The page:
My First 40 Years
Dover Station 1984 oil on canvas 36x44" Collection of Ted Fallon
This beautiful old Orange Line station had won architectural prizes in its day.An MBTA stop, it was the first station on the Orange Line that I walked out of in 1980 when I went to the Emmanuel Gospel Center to interview for an internship position. It was a magnificent structure that was in need of a bit of repair. Inside there were 2x4s holding up the ceiling in certain places. I noticed that some other prominent Boston artists (George Nick and David Moore) had done paintings of it, and I wanted to try my hand at it, too. This was a large canvas, and it took some physical effort to lug it down to Berkeley Street. When the wind picked up, it acted like a sail and pushed me back or forward with the wind... sometimes I had to redirect the edge of the canvas into the wind and just stand there and wait. Berkeley Street used to be Dover Street, but more than one person told me that its name changed because it had a bad reputation. This painting took an entire summer of sunny afternoons to paint.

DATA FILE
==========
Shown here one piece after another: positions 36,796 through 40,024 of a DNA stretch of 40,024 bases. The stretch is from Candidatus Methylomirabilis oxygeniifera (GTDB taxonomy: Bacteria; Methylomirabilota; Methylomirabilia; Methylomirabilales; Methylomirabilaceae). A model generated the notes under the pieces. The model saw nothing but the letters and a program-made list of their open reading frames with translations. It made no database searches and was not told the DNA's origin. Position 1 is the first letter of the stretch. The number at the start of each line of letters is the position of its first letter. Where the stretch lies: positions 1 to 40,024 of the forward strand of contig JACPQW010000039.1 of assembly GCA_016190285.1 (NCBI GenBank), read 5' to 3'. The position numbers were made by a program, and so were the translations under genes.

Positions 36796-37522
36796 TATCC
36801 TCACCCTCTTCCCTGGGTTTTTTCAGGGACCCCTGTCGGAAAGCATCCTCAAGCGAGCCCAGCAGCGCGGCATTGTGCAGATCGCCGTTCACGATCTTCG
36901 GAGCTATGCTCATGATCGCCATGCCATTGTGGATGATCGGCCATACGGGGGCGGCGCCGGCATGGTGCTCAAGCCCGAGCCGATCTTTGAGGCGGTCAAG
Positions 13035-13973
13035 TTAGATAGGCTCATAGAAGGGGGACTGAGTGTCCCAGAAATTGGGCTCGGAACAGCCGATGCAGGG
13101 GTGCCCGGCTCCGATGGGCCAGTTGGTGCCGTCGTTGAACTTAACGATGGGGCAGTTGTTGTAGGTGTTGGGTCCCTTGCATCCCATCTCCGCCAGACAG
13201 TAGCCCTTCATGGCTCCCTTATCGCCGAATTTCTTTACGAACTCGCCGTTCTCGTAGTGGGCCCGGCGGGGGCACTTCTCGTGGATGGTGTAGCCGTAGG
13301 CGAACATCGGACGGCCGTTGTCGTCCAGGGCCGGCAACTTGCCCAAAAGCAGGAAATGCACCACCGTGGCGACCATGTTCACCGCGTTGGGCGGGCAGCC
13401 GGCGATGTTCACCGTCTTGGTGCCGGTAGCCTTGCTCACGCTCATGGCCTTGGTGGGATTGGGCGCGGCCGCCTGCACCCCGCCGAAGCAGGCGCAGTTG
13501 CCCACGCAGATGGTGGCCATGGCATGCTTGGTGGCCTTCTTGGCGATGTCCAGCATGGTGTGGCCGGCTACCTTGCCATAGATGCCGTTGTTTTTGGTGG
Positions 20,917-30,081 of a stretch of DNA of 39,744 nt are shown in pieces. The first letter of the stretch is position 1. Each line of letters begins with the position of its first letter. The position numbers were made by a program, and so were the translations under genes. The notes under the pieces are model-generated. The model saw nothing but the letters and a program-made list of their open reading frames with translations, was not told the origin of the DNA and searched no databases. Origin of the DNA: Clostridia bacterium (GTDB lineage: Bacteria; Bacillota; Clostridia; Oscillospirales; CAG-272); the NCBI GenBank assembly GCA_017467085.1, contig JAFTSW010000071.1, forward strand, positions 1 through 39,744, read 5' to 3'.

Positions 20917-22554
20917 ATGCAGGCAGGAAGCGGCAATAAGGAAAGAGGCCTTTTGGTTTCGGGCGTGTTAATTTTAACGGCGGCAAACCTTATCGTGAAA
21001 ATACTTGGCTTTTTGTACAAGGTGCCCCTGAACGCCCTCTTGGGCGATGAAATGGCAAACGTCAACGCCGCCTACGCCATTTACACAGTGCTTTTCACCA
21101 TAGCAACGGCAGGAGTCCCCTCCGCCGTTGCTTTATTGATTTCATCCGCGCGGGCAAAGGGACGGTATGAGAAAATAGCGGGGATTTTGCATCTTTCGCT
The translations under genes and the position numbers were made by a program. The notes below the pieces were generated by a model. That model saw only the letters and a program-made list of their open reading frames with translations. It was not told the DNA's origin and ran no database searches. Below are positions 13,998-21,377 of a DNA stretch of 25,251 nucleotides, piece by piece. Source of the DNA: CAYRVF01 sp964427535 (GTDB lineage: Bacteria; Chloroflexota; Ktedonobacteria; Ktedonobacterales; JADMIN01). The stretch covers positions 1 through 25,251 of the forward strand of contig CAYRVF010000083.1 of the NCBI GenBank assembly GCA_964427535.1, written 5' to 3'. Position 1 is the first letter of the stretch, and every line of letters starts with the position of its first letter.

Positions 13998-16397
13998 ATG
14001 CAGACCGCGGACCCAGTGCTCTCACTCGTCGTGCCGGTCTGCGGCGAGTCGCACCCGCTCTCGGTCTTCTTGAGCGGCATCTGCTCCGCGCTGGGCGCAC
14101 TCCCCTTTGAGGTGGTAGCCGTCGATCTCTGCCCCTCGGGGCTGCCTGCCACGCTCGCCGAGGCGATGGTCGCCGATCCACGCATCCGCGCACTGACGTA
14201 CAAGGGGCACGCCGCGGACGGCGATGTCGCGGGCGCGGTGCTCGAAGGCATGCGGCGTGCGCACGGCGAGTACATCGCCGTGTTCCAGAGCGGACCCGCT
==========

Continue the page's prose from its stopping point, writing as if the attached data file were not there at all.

Some interesting things happened while I worked on this painting. Once, a street person walked by with a plate of food he'd just gotten from Pine Street Inn, a homeless shelter. When he turned to look at this painting he stopped, stared, and dropped his plate of scalloped potatoes right there. I think that was a compliment. I also saw someone sprint out of the entrance near me and run past me, almost knocking my painting over. Soon I noticed screaming and a woman in high heels pointing after him, yelling, "Stop that thief!" This left me in an awkward position; if I pursued the thief, what would happen to my painting and all my art supplies? But a gas station attendant ran after the kid who eventually tossed the purse away and kept running. The woman got her purse back. All in all, I got quite an education about urban landscape painting that summer. Interestingly enough, this all happened in the now fashionable SoWa area of town.